A summary of important health news from the past week. Texas Abortion Law: What is…
A typical childhood discussion about health would usually revolve around eating right, exercise, and good hygiene. By the time I was in seventh grade, I thought I had a pretty good handle on what it meant to be truly healthy: minimize fast food consumption because it makes you break out, sugar was just empty calories and made your menstrual cramps worse, alcohol is an obvious no-no, and exercise is a must to keep your body in shape— at least three to four times a week. It seemed simple enough. I navigated much of my life silently condemning myself if I didn’t stick to these guidelines and silently praising myself if I did, viewing health not as a passion but instead as an obligation or as work. It led me to develop an unhealthy relationship not only with the world of health but also with my own body.
It wasn’t until earlier this year when I could say that I fully understood health and how it relates to me as a person. During quarantine, as many people did, I attempted to pick up new hobbies. I considered baking, learning ASL, and painting, but what proved to be the most meaningful practice for me was yoga. Starting yoga opened a portal to a world of physical and spiritual wellness that I was severely lacking in without any knowledge. I began to recognize that physical health was not only a matter of how fast you can run or how many pounds you can squat, but a matter of how comfortable you feel in your own body and how well your body performs activities that are important to you.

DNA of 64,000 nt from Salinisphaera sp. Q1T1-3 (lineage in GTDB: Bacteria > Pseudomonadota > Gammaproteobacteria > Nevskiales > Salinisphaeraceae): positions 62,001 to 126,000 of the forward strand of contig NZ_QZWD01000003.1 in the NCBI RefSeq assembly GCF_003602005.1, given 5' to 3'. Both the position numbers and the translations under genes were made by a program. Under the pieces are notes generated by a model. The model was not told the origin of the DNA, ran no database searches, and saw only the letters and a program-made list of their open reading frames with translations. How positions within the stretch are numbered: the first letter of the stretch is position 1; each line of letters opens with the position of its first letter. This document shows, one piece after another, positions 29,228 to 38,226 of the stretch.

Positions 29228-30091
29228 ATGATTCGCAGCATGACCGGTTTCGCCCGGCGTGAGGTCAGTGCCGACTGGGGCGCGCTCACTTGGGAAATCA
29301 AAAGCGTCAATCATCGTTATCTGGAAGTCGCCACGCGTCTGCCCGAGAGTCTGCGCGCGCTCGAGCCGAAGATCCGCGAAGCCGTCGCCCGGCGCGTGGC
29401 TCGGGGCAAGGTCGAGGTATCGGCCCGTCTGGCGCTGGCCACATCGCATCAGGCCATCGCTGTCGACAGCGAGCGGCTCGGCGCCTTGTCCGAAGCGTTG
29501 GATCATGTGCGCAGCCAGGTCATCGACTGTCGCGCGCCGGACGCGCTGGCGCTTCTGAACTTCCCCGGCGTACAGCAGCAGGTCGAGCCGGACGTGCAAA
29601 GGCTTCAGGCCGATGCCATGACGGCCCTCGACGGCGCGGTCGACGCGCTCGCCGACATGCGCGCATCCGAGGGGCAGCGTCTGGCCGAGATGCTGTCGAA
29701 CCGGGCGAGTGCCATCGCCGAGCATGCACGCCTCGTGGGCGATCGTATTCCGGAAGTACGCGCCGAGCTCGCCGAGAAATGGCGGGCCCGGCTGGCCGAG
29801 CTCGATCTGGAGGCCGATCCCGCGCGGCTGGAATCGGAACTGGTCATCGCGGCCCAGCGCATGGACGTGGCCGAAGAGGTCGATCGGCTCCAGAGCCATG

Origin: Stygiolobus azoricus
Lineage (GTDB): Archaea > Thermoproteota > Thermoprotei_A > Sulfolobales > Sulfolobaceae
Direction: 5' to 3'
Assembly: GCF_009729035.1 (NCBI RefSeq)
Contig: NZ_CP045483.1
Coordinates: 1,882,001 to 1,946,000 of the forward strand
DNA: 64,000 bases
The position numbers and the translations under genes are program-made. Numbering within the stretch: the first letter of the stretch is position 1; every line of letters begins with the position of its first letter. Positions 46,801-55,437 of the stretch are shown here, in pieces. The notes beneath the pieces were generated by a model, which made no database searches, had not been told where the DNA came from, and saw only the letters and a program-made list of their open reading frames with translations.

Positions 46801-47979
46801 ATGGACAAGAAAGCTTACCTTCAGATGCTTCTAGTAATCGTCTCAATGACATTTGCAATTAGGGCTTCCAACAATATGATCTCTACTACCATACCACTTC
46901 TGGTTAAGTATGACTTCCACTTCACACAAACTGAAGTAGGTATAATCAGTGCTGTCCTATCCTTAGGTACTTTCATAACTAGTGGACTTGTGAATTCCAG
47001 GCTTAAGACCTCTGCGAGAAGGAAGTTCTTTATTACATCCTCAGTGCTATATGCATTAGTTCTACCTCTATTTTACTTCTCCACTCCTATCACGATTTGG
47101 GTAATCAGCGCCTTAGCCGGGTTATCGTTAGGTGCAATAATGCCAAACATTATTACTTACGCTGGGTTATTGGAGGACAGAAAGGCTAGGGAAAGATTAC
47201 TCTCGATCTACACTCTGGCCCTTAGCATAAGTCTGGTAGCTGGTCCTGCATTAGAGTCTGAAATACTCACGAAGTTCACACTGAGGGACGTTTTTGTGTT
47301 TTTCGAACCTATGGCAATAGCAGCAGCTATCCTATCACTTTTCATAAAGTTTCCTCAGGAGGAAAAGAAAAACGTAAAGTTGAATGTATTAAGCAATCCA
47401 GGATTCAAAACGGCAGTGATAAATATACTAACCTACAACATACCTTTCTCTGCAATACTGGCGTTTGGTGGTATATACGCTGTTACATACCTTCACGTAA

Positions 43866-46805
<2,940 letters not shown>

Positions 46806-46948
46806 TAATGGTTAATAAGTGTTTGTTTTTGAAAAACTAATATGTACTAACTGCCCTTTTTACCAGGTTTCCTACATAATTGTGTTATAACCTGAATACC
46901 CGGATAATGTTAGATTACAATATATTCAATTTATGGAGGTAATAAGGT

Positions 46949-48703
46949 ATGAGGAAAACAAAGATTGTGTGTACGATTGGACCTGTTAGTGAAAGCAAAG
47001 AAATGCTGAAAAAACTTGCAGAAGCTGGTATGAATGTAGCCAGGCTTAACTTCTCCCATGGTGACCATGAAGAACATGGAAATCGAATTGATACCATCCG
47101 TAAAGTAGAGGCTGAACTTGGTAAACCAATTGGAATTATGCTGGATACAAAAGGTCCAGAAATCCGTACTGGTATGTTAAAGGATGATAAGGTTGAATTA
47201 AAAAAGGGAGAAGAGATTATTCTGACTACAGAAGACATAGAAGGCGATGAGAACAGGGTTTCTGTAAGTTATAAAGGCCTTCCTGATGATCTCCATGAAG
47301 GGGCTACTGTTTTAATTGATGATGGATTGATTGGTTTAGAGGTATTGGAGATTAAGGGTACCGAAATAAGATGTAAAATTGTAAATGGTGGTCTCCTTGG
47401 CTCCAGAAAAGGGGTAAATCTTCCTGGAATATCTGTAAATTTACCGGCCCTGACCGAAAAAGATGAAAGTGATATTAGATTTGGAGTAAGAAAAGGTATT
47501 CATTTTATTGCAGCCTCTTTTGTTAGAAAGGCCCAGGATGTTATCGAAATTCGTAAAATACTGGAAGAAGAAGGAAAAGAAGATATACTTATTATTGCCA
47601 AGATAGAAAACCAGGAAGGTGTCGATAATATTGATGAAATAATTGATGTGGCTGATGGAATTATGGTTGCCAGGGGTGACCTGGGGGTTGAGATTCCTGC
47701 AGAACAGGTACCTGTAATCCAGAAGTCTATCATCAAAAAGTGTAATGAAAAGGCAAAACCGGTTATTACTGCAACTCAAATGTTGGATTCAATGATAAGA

Through the practice of yoga, I began to cultivate a strong and loving relationship with my body, realizing that I could do anything that I wanted if I focused and worked at it enough. It helped me not only increase my flexibility and strength, but it also helped me strengthen my mind. By realizing the satisfaction and tranquility I got from stretching, bending, and holding my body in positions that were meant to promote circulation and grounding, I realized that the mind-body connection that I had been ignoring for my entire life was a crucial aspect of my happiness. The peace that I felt in centering myself, setting intentions, and simply peeking into the symbiotic relationship between my mind and body that had been working together my entire life led me to develop a deep appreciation for my body and myself as a being.
While a healthy diet and exercise are undeniable aspects of a healthy lifestyle, I feel as if the larger picture of holistic health is often ignored or lost in communicating the most important aspects of health. I find that having a healthy body is almost meaningless to me without a healthy spirit and a healthy mind.
As a human health major, I continuously seek out ways to criticize the medicalization of healthcare and its denial of the human experience. After I pursue an MPH and MD, I plan on using my education and resources to promote a holistic approach to health. For now, I’m going to use my platform on Destination HealthEU to spread awareness about the things that I am most passionate about in hopes that I can shift the current discourse surrounding health.